When I think of Juneteenth, I can’t help but think about a famous speech by Frederick Douglass—and about the young Mexican American activist who told me a couple of years ago that he wanted to celebrate Juneteenth instead of the Fourth of July.
On July 5, 1852, at an Independence Day celebration organized by the Rochester Ladies’ Anti-Slavery Society, Frederick Douglass asked “What to the slave is the Fourth of July?” And he answered that it is “a day that reveals to him, more than all other days in the year, the gross injustice and cruelty to which he is the constant victim.”
As Americans begin to embrace Juneteenth and Douglass’ wisdom from nearly 170 years ago, we now must ask “What to America is Juneteenth?”
Despite being completely unfamiliar with Douglass’ speech, this Mexican American child knew that it made no sense for people of color to celebrate the Fourth of July when we did not get our freedom for another 89 years. July 4, 1776 might have liberated white colonizers from the British, but it amounted to nothing for the Black people they continued to enslave.
As a Black American, I grew up celebrating the Fourth of July and it was not until much later in my life that I learned about Juneteenth. I knew that the Fourth did not celebrate my own freedom, but the lack of an alternative meant that I was encouraged to tacitly celebrate the absence of my own freedom in the name of what America calls “freedom.”
Making Juneteenth a federal holiday is a step in the right direction, but much work still needs to be done for Juneteenth to become a national celebration on par with the Fourth.
Juneteenth occurred on June 19, 1865, when Union troops arrived in Galveston, Texas, and issued General Order Number 3 that stated that “all Slaves are free.”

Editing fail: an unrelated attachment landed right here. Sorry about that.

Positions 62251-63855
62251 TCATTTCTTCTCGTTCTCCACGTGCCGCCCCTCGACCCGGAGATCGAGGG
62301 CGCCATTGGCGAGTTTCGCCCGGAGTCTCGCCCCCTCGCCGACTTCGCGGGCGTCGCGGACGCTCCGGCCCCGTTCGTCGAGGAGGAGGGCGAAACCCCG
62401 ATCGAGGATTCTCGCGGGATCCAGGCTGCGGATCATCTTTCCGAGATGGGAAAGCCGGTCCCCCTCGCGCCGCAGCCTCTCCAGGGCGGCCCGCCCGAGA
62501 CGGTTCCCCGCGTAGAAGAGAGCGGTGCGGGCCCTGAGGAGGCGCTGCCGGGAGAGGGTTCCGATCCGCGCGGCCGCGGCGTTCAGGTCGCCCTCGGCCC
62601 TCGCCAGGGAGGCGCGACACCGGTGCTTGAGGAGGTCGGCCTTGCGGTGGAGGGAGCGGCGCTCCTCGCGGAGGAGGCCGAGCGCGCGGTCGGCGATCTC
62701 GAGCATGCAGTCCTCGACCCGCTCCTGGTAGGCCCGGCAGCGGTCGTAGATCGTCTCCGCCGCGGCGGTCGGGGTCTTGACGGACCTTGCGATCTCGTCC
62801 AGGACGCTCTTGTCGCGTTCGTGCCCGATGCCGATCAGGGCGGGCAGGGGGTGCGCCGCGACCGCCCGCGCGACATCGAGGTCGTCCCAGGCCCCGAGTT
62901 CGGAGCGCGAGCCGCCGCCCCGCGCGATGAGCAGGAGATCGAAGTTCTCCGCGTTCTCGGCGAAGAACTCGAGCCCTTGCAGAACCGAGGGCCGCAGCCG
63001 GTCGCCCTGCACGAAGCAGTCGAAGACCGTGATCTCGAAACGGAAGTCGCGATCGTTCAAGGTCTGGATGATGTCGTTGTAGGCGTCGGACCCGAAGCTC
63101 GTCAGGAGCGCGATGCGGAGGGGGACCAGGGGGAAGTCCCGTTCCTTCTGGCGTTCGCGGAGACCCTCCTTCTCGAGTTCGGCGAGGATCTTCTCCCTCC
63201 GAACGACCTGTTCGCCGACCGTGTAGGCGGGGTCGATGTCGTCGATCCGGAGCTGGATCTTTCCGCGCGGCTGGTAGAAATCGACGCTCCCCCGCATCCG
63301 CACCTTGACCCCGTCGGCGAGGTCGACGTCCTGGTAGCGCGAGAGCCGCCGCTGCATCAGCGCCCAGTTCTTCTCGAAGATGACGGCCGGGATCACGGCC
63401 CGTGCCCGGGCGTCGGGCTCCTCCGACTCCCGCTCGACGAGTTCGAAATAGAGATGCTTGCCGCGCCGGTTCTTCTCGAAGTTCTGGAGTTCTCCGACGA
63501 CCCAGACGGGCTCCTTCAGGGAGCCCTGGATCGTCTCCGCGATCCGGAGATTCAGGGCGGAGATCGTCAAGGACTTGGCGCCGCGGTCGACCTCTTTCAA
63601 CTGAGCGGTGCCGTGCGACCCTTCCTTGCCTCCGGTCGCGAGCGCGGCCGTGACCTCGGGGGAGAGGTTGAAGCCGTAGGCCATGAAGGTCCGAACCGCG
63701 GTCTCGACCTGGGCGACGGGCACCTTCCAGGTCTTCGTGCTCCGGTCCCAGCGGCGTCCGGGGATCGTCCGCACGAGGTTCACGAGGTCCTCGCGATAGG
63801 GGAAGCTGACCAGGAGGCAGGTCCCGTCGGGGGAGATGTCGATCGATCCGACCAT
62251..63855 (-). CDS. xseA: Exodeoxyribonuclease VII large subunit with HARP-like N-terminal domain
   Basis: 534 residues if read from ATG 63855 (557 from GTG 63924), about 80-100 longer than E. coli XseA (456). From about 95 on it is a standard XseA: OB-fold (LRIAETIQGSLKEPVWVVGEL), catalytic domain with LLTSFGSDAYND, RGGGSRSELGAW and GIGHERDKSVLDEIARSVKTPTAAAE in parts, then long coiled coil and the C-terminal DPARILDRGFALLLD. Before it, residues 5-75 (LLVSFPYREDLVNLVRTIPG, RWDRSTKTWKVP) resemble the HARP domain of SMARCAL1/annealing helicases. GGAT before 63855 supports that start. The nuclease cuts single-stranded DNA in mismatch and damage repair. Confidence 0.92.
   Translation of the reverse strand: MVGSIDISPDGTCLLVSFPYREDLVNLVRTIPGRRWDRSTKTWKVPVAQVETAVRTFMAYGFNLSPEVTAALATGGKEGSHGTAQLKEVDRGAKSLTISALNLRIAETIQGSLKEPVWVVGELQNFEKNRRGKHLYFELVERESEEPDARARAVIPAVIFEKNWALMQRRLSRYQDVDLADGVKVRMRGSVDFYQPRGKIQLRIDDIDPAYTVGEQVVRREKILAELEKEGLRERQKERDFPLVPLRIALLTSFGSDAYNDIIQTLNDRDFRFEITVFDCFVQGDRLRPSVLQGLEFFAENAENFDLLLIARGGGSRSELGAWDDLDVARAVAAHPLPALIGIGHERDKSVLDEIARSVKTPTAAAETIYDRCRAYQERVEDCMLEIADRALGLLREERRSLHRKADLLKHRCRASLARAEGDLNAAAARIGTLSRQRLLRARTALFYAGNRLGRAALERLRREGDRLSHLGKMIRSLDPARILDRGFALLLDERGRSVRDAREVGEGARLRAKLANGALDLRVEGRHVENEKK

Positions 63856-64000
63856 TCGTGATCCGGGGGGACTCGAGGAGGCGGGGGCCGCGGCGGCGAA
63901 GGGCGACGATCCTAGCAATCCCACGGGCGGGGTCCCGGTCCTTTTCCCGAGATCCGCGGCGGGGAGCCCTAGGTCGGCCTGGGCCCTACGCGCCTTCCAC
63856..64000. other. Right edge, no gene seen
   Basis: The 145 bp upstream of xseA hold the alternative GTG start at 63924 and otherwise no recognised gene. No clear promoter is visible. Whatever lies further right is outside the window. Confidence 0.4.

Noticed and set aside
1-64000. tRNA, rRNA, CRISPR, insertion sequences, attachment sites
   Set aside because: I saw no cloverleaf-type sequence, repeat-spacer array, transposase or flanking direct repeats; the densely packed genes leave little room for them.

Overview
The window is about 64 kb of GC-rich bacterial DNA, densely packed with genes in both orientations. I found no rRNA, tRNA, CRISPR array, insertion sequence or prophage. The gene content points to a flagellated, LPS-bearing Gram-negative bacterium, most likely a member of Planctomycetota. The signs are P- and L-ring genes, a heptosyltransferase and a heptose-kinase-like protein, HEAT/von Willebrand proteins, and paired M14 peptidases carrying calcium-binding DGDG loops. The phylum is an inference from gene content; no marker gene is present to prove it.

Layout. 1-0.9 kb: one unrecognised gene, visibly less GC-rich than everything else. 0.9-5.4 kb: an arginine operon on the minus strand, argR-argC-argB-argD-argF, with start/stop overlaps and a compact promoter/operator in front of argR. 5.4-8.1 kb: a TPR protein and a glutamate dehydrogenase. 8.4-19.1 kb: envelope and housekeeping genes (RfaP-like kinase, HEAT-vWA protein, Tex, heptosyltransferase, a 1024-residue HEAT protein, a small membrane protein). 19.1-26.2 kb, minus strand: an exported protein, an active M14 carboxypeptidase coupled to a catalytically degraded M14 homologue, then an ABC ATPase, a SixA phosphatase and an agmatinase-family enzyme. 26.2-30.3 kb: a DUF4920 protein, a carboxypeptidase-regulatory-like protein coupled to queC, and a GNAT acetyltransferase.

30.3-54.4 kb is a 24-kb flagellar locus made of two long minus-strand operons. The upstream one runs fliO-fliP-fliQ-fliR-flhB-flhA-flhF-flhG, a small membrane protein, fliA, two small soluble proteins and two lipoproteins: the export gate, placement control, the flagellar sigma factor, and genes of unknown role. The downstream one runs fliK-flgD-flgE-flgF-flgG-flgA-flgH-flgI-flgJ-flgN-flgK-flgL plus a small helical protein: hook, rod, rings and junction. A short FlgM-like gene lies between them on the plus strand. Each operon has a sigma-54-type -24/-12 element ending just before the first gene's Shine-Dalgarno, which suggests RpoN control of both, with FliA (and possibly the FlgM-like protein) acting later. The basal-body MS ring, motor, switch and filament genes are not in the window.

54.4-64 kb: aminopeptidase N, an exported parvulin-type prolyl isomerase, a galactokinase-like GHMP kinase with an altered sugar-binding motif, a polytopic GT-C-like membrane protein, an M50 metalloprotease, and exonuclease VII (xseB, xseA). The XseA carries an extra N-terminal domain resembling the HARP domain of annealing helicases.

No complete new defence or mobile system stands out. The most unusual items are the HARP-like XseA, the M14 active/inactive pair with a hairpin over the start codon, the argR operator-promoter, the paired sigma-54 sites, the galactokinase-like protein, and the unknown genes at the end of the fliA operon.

The Emancipation Proclamation had been issued two and a half years earlier, but the Confederacy paid no attention to it as they continued to wage a war to defend slavery.
The Union needed to win the war in order for any iteration of Black freedom to exist in the South, yet even after being defeated the South refused to end slavery. Union soldiers literally had to occupy the South and force Southerners to free their slaves. Since Texas was the most distant western state at the time, it was the last state that Union soldiers needed to occupy to finally free all of America’s enslaved population.
And despite the Union freeing the slaves, General Order Number 3 still advised Blacks “to remain quietly at their present homes, and work for wages.” This iteration of American freedom still encouraged white supremacy and the subservience of Black Americans.
During Reconstruction, after the Civil War, Union soldiers continued to occupy the former Confederate states to ensure that Black Americans remained free and not terrorized by the Ku Klux Klan, and racist law enforcement and politicians. The constant military presence in the South allowed the federal government to implement the Thirteenth, Fourteenth, and Fifteenth amendments, but the removal of federal troops from the South in 1877 ended Reconstruction, precipitated Jim Crow, and birthed the struggle for freedom again.